ABC News is reporting that more consumers are having trouble making their car payments.
This doesn’t surprise me. It seems like more and more people think it is perfectly okay to live beyond their means. They can’t afford their homes… why should they be able to afford their cars? And car dealers anxious to make a quick sale in a lousy economy are willing to look the other way, or even pad people’s incomes on the loan applications to sell the vehicles.
The problem with buying a new car is that as soon as you’ve bought it and drive it off the lot, it has lost 15 to 20 percent of its value. That means that you start out with a loan and almost immediately become upside down in it (meaning you owe more than its worth). If you have to sell the vehicle, or it gets totalled in an accident, you can end up in a heap of trouble fast.
So what can you do when you need to purchase a car?
Your best option is to buy a vehicle with cash. This requires a lot of self-discipline to save. You can use your income tax refund to start your car fund, and then put away the equivalent of a car payment each month. Author Mary Hunt outlines a car-buying process in her book, “Live Your Life for Half the Price.” She recommends that you buy the best vehicle you can afford with cash. Continue to save a car payment each month. In a couple of years, use the money from your savings and your current vehicle to trade up for a slightly newer, nicer vehicle. Keep doing this process and in just a few years, you’ll be paying for an almost new vehicle with cash.
Never buy a brand new vehicle. I find the best deals are often program rental returns – vehicles that are only one or two years old with under 25,000 miles on them. You can usually get a good deal on them, and they don’t depreciate as quickly as a brand new vehicle does. They also have some of the bugs worked out of them by the previous owner. If you don’t know much about vehicles, take a friend with you who does. And do your homework. Check out reliability reports from Consumer Reports’ Auto Buying Guide (get it from the library), and talk to everyone you know about their vehicles.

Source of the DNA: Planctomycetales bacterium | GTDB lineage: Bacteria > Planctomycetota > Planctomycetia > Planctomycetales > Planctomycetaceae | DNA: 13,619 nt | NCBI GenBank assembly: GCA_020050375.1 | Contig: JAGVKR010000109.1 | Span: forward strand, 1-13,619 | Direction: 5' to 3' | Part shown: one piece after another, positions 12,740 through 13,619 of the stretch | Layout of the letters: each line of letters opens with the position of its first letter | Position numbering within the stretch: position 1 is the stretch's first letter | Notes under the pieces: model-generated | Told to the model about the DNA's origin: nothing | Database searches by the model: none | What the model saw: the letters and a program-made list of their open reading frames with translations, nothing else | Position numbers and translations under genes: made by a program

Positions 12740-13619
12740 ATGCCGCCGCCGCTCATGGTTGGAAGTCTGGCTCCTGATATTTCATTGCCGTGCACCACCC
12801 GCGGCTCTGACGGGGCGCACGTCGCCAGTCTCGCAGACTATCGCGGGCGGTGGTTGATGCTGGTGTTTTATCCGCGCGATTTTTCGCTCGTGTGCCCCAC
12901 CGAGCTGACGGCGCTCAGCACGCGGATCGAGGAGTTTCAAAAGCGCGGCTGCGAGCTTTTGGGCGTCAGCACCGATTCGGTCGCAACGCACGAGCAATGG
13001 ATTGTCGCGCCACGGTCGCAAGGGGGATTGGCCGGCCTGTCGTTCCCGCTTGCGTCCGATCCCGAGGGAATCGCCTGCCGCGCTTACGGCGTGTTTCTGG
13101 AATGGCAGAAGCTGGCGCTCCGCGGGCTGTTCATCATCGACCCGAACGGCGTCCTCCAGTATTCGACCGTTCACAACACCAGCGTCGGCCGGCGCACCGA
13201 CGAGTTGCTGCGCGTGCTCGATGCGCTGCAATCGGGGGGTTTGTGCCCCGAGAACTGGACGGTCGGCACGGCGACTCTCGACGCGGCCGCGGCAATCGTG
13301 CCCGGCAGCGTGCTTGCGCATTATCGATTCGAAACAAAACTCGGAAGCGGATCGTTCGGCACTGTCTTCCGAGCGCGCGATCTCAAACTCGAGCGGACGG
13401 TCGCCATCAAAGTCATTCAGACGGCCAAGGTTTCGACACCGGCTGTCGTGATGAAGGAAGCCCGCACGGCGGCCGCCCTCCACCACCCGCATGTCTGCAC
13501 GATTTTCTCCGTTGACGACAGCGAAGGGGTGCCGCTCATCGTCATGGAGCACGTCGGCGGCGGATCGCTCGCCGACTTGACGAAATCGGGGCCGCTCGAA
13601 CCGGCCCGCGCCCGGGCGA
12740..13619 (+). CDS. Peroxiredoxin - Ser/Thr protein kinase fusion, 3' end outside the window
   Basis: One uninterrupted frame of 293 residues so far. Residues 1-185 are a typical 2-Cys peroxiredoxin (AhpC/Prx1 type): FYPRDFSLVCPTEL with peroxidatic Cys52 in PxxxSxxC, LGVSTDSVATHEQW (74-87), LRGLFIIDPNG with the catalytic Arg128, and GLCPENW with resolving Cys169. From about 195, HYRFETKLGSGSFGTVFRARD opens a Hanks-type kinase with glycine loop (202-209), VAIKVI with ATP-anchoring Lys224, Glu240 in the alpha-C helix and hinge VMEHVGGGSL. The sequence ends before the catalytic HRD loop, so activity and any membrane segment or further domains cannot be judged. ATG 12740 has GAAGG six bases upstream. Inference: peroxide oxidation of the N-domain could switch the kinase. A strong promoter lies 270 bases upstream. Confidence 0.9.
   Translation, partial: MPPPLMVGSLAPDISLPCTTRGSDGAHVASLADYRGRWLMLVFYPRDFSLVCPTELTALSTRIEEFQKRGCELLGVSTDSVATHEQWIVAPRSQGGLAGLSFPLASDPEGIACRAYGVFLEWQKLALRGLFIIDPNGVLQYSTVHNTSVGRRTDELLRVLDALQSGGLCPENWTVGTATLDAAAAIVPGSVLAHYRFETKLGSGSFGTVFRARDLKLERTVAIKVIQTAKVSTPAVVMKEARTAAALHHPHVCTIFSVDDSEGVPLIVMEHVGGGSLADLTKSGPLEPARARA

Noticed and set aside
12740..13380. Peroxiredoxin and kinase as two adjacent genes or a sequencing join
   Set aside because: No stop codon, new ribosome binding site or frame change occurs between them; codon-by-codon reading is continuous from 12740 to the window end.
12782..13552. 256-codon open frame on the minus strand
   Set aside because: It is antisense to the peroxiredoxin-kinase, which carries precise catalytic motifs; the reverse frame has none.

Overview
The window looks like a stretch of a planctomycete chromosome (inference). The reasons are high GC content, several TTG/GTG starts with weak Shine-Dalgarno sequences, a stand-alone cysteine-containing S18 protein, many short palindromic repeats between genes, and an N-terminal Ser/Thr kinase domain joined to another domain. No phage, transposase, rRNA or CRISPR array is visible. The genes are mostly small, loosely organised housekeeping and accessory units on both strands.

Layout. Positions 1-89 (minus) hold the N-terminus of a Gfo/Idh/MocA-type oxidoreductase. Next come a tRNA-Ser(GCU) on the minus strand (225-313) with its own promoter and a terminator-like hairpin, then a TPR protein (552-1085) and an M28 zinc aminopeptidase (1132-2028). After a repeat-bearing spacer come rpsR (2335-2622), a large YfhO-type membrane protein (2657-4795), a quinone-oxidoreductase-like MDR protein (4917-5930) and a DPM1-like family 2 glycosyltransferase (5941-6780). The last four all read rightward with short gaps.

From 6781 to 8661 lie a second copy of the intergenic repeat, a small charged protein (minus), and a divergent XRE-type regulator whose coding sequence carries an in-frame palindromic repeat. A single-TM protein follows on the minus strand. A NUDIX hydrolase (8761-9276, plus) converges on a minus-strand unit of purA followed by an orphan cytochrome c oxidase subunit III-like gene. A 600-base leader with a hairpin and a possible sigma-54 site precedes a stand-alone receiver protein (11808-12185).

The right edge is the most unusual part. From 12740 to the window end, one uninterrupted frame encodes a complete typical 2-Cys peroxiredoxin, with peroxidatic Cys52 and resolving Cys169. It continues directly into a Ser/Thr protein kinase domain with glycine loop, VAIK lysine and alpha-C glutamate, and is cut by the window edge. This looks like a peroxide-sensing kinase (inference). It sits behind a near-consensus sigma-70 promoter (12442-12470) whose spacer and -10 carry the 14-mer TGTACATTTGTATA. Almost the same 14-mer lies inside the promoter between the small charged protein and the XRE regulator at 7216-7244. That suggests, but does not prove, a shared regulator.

If you must take out an auto loan, be sure to know the terms. Never take out more than a three-year car loan. With cars only lasting 8-10 years, you don’t want to get stuck having major vehicle repairs and a car payment at the same time.
Do the math. Sometimes a no-interest or low-interest loan isn’t as good of a deal as cash back. Almost every major auto dealer has a calculator on their website that can help you figure out the total price. Bankrate also has some calculators to help you estimate your payment.
Don’t let the salespeople talk to you about monthly payments. You should be more concerned about the bottom line price. Your goal is to get that final price as low as possible. If a salesperson offers you a great, low monthly payment, you can bet that the length of your loan is quite long.
I personally opt to purchase an extended warranty. Some people will tell you that you are better off to save the money for a catastrophic repair than to overpay for an extended warranty. I find that few people have the discipline it takes to save for that kind of event. All it takes is for your transmission to fail (which happened to us) for the warranty to pay for itself.
Shop around. Know what the bottom line price is. If a dealer won’t “deal” with you, walk away. They need you more than you need them.
And a final tip: Be sure to investigate the cost to operate your vehicle. What kind of maintenance/repairs will it need? What kind of gas mileage does it get? Check with your insurance company to find out how much your new ride will cost to insure.